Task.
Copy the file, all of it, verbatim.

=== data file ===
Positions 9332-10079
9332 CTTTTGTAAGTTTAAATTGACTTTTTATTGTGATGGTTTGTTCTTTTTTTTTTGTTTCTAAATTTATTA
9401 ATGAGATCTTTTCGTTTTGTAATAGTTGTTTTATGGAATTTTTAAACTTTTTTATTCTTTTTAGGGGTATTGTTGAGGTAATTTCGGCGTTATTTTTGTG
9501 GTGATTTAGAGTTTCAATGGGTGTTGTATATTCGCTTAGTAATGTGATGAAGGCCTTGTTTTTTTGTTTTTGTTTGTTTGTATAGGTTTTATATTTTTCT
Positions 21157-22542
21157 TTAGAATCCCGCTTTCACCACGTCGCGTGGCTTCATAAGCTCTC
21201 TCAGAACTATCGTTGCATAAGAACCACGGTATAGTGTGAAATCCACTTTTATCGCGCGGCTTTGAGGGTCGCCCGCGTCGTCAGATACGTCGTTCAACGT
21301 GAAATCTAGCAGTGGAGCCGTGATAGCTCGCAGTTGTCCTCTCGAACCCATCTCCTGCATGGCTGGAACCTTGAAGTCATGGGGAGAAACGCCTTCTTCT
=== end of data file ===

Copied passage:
Positions 9332-10079
9332 CTTTTGTAAGTTTAAATTGACTTTTTATTGTGATGGTTTGTTCTTTTTTTTTTGTTTCTAAATTTATTA
9401 ATGAGATCTTTTCGTTTTGTAATAGTTGTTTTATGGAATTTTTAAACTTTTTTATTCTTTTTAGGGGTATTGTTGAGGTAATTTCGGCGTTATTTTTGTG
9501 GTGATTTAGAGTTTCAATGGGTGTTGTATATTCGCTTAGTAATGTGATGAAGGCCTTGTTTTTTTGTTTTTGTTTGTTTGTATAGGTTTTATATTTTTCT
Positions 21157-22542
21157 TTAGAATCCCGCTTTCACCACGTCGCGTGGCTTCATAAGCTCTC
21201 TCAGAACTATCGTTGCATAAGAACCACGGTATAGTGTGAAATCCACTTTTATCGCGCGGCTTTGAGGGTCGCCCGCGTCGTCAGATACGTCGTTCAACGT
21301 GAAATCTAGCAGTGGAGCCGTGATAGCTCGCAGTTGTCCTCTCGAACCCATCTCCTGCATGGCTGGAACCTTGAAGTCATGGGGAGAAACGCCTTCTTCT